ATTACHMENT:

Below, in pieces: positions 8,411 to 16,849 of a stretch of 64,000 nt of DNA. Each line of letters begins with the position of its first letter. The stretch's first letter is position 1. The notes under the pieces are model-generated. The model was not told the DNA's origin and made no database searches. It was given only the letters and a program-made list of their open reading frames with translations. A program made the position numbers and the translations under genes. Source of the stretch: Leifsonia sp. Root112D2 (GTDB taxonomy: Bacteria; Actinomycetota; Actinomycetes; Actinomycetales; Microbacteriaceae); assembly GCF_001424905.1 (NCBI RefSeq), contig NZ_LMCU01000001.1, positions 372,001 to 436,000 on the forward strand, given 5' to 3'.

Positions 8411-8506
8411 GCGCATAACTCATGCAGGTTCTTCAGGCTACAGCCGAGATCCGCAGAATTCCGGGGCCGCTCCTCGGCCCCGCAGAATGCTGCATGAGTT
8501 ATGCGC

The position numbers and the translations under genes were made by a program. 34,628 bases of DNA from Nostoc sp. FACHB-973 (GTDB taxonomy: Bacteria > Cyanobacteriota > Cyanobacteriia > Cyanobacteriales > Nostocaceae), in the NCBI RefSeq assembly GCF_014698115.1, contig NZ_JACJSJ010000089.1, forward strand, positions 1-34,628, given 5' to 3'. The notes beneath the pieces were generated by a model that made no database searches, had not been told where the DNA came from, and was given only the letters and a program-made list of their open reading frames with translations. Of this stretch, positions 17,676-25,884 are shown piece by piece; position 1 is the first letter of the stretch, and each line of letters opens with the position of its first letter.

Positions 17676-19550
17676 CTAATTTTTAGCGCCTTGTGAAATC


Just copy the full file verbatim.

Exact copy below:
Below, in pieces: positions 8,411 to 16,849 of a stretch of 64,000 nt of DNA. Each line of letters begins with the position of its first letter. The stretch's first letter is position 1. The notes under the pieces are model-generated. The model was not told the DNA's origin and made no database searches. It was given only the letters and a program-made list of their open reading frames with translations. A program made the position numbers and the translations under genes. Source of the stretch: Leifsonia sp. Root112D2 (GTDB taxonomy: Bacteria; Actinomycetota; Actinomycetes; Actinomycetales; Microbacteriaceae); assembly GCF_001424905.1 (NCBI RefSeq), contig NZ_LMCU01000001.1, positions 372,001 to 436,000 on the forward strand, given 5' to 3'.

Positions 8411-8506
8411 GCGCATAACTCATGCAGGTTCTTCAGGCTACAGCCGAGATCCGCAGAATTCCGGGGCCGCTCCTCGGCCCCGCAGAATGCTGCATGAGTT
8501 ATGCGC

The position numbers and the translations under genes were made by a program. 34,628 bases of DNA from Nostoc sp. FACHB-973 (GTDB taxonomy: Bacteria > Cyanobacteriota > Cyanobacteriia > Cyanobacteriales > Nostocaceae), in the NCBI RefSeq assembly GCF_014698115.1, contig NZ_JACJSJ010000089.1, forward strand, positions 1-34,628, given 5' to 3'. The notes beneath the pieces were generated by a model that made no database searches, had not been told where the DNA came from, and was given only the letters and a program-made list of their open reading frames with translations. Of this stretch, positions 17,676-25,884 are shown piece by piece; position 1 is the first letter of the stretch, and each line of letters opens with the position of its first letter.

Positions 17676-19550
17676 CTAATTTTTAGCGCCTTGTGAAATC